Google is monitoring animal populations with a giant network of wildlife cameras

A new artificial intelligence program led by Google and Conservation International streamlines wildlife conservation monitoring to better protect animals. 

Wildlife Insights uses A.I. and the Google Cloud, so conservationists — and anyone else in the world — can keep tabs on more than 4.5 million animals in the wild without actually disrupting their habitat. 

“With this data, managers of protected areas or anti-poaching programs can gauge the health of specific species, and local governments can use data to inform policies and create conservation measures,” wrote Tanya Birch from Google and Jorge Ahumada from Conservation International in a blog post on Tuesday announcing the technology. 

The program uses camera traps throughout the world to get up close and personal with reclusive or rare wildlife to better monitor them and their surroundings. The program also invites users to upload their camera trap images to grow the database further. 

Other organizations involved in the project include the Smithsonian’s National Zoo and Conservation Biology Institute, World Wide Fund for Nature, Wildlife Conservation Society, and others.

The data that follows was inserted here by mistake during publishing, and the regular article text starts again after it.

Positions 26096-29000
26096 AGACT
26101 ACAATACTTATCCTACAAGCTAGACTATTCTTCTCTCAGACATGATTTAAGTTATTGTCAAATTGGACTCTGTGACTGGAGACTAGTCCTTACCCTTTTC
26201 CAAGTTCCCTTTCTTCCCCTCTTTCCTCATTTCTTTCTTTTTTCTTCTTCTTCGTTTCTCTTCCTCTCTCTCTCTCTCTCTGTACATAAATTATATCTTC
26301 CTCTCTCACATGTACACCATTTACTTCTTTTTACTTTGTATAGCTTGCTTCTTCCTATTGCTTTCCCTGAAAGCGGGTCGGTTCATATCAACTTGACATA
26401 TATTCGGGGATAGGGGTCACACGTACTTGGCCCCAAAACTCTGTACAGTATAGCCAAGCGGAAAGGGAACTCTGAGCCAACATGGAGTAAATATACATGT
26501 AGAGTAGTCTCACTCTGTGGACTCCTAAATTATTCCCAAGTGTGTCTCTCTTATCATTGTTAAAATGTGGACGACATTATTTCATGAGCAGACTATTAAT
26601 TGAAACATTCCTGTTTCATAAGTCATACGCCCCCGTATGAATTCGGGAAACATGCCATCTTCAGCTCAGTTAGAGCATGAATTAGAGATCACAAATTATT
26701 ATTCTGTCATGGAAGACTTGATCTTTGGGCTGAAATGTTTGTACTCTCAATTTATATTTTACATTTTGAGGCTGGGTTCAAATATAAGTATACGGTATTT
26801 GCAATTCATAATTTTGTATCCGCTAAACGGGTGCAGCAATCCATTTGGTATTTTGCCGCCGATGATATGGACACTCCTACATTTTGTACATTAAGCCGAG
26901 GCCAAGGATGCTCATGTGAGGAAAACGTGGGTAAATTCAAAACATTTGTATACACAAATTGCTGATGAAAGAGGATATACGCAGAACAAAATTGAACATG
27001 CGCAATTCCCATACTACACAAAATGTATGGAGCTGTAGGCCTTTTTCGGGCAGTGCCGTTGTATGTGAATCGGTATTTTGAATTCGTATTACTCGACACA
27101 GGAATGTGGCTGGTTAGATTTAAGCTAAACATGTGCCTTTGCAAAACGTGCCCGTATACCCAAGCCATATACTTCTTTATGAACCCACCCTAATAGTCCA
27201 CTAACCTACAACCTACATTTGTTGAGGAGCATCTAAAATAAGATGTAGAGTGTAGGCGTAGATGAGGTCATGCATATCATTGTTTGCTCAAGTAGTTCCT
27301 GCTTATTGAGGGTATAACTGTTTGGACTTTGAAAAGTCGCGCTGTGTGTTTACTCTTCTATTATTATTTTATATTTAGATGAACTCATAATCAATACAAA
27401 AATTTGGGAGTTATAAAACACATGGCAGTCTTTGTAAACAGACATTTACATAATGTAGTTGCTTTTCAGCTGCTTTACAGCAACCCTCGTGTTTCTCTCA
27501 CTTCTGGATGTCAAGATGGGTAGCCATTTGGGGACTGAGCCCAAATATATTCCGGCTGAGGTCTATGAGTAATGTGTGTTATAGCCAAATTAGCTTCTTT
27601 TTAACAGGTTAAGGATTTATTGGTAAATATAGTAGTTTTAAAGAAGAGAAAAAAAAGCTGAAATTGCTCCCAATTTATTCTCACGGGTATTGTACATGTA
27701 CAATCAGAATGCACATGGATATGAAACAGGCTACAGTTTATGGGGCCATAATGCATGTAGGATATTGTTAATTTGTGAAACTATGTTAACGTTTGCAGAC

The cameras can capture some pretty cute images, like close-ups of the noses of monkeys who growcurious about the camera or jaguar cubs rolling around in the grass. Since the data is open to the public, you can see what animals have been captured on camera in places ranging from the Central Suriname Nature Reserve in Suriname to the Lokaitra Forest in Madagascar to the Pasoh Forest Reserve in Malaysia. 

Even though the data does show the general location of animals, Wildlife Insights does take steps to protect the actual location of certain species of animals. 

“Wildlife Insights will obfuscate all geographic information made available to the public so that the exact location of a deployment cannot be determined from the data,” states Wildlife Insights’ website.

The ultimate goal for the data is to identify different species of animals faster. According to the blog, human experts can look through 300 to about 1,000 images per hour, but Google’s A.I. technology can analyze 3.6 million photos an hour and automatically classify an animal. 

“Even though species identification can be a challenging task for A.I., across the 614 species that Google’s A.I. models have been trained on, species like jaguars, white-lipped peccaries and African elephants have between an 80 to 98.6 percent probability of being correctly predicted,” the blog explains. 

Similar A.I. technology was created by a team from Duke University to identify up to 200 different species of birds just by looking at one photo. The tool was shown birds from ducks to hummingbirds and was able to pick out specific patterns that match a particular species of bird. 

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